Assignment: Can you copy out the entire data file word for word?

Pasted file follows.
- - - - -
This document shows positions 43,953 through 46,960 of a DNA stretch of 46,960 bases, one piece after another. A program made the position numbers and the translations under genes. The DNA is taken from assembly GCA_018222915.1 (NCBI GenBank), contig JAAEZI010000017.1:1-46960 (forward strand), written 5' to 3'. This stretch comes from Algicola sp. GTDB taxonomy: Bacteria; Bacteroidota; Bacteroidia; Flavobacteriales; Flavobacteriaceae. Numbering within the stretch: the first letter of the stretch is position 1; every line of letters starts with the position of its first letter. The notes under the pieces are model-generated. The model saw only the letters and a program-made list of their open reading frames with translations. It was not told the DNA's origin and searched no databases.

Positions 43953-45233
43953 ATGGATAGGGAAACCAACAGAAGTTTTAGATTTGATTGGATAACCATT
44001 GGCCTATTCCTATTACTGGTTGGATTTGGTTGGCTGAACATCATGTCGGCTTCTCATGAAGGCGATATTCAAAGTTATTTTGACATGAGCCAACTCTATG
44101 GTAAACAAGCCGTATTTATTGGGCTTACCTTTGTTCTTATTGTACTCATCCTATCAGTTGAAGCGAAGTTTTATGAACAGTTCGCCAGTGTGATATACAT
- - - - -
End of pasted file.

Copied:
This document shows positions 43,953 through 46,960 of a DNA stretch of 46,960 bases, one piece after another. A program made the position numbers and the translations under genes. The DNA is taken from assembly GCA_018222915.1 (NCBI GenBank), contig JAAEZI010000017.1:1-46960 (forward strand), written 5' to 3'. This stretch comes from Algicola sp. GTDB taxonomy: Bacteria; Bacteroidota; Bacteroidia; Flavobacteriales; Flavobacteriaceae. Numbering within the stretch: the first letter of the stretch is position 1; every line of letters starts with the position of its first letter. The notes under the pieces are model-generated. The model saw only the letters and a program-made list of their open reading frames with translations. It was not told the DNA's origin and searched no databases.

Positions 43953-45233
43953 ATGGATAGGGAAACCAACAGAAGTTTTAGATTTGATTGGATAACCATT
44001 GGCCTATTCCTATTACTGGTTGGATTTGGTTGGCTGAACATCATGTCGGCTTCTCATGAAGGCGATATTCAAAGTTATTTTGACATGAGCCAACTCTATG
44101 GTAAACAAGCCGTATTTATTGGGCTTACCTTTGTTCTTATTGTACTCATCCTATCAGTTGAAGCGAAGTTTTATGAACAGTTCGCCAGTGTGATATACAT